[Short] Review: High, High Country – Brandon Daubs
Short story| Speculative fiction| 8 pages
4/5. I read this story in the first issue of Three Crows Magazine (that’s a direct link to their site – no marketing ploys or any such nonsense, I just enjoyed their mag!). As with my earlier review for a Three Crows story (Animals of Ure -Daryna Stremetska), I won’t give away too much here purely due to the shortness of the piece.
Daubs is, according to the Three Crows’ summary, a rather prolific and well-known author with features in several other publications and anthologies and a fair few awards under his belt: it is clear to see why.
In just 8 pages Daubs creates a true sense of dread and intrigue in High, High Country, a tale in which one park ranger recounts a tale of terror to a fellow ranger whilst a brutal storm rages outside their cabin. The story is told in the second person, we are the addressee Phil in this folkish tale and I can genuinely say I have not seen this perspective so excellently presented before – the tension in the final few paragraphs was truly something else.
Not only does the subject matter lend itself well to this style of storytelling but Daubs himself writes in both an accessible and neat manner – no words are wasted in this short story. Absolutely no complaints with the author’s writing style or technique, it is refreshing to find prose which suits its narrative so well.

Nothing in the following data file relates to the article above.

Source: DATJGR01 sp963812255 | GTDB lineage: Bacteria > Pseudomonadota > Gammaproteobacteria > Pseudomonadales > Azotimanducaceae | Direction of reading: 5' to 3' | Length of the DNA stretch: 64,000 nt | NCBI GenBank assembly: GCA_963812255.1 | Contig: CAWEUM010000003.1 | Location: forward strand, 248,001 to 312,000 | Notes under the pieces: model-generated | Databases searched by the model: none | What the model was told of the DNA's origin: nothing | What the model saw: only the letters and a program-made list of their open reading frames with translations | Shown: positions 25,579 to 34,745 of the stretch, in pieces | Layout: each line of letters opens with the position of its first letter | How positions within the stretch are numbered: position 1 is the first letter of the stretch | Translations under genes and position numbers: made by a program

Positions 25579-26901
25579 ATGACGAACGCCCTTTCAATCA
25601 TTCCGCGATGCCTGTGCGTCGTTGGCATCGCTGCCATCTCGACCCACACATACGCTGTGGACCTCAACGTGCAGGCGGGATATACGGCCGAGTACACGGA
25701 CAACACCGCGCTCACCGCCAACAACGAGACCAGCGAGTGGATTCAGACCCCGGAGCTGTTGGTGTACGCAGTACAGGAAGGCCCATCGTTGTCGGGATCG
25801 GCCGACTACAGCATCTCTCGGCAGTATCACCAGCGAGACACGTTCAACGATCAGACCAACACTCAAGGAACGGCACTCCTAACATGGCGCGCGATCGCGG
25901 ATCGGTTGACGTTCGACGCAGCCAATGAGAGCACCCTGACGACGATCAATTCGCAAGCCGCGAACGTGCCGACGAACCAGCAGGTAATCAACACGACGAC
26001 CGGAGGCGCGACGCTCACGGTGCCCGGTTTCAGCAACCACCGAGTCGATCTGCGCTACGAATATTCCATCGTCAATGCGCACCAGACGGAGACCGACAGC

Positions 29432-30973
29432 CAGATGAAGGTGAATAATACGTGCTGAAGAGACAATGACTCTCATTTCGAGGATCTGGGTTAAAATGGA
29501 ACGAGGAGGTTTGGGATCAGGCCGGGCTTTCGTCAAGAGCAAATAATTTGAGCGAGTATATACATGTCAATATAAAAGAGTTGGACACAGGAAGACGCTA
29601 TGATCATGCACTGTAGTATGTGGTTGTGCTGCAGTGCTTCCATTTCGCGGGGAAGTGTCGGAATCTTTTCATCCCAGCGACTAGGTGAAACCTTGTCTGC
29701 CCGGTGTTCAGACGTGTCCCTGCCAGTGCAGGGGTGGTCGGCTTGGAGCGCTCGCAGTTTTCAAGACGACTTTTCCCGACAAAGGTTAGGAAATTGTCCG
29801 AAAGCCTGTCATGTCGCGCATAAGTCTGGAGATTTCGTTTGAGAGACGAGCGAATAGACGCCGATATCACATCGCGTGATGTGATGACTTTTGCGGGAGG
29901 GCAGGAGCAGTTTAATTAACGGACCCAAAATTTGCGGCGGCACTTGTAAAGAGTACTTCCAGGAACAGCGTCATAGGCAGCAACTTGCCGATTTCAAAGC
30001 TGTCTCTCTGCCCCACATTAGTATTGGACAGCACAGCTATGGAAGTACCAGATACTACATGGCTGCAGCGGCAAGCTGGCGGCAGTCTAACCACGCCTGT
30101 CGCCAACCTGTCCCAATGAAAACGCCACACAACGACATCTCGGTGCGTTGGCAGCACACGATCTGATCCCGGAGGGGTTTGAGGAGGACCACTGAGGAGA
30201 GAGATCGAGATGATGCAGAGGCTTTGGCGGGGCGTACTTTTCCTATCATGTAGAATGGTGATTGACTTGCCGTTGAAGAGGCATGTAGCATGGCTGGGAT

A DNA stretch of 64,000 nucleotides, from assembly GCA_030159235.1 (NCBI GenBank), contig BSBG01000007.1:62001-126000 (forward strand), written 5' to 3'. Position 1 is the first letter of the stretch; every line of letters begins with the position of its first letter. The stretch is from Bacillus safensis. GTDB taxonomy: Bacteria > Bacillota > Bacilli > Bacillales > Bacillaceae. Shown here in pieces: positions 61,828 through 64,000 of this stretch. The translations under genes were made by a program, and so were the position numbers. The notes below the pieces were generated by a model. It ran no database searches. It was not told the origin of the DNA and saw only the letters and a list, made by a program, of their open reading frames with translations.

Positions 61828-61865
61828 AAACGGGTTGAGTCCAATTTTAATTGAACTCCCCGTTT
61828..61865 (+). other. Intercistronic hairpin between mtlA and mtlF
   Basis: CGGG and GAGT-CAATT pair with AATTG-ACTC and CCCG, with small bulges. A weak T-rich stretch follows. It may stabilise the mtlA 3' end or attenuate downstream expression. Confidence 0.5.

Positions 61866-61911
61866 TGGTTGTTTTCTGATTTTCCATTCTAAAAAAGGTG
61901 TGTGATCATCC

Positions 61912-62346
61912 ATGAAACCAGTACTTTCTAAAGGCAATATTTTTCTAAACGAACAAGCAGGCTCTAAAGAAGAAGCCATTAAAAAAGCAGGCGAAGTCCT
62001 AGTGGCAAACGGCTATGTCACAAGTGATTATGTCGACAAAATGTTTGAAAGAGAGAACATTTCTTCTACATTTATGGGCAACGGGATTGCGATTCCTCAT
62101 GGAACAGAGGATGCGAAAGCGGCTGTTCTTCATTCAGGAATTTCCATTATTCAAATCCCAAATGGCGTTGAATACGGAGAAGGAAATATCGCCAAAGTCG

4/5 for this short. Daubs is clearly very good at what he does, and as with my review of Animals of Ure, my main complaint is that the journey is over so soon. Should the author ever create a larger narrative around these I events I would snap it up in a heartbeat. The originality of this story is difficult to judge due to its familiar style (not necessarily in books but other media) and the ending seemed to be just a tad too predictable for me to give it higher than 4/5. I think anybody with an interest in short, tension-filled narratives should pick have a read of this – especially with Halloween just around the corner!
The cover illustration is from the Three Crows Magazine, created by Cze Peku (https://www.artstation.com/czepeku). Check out the creator’s other great pieces!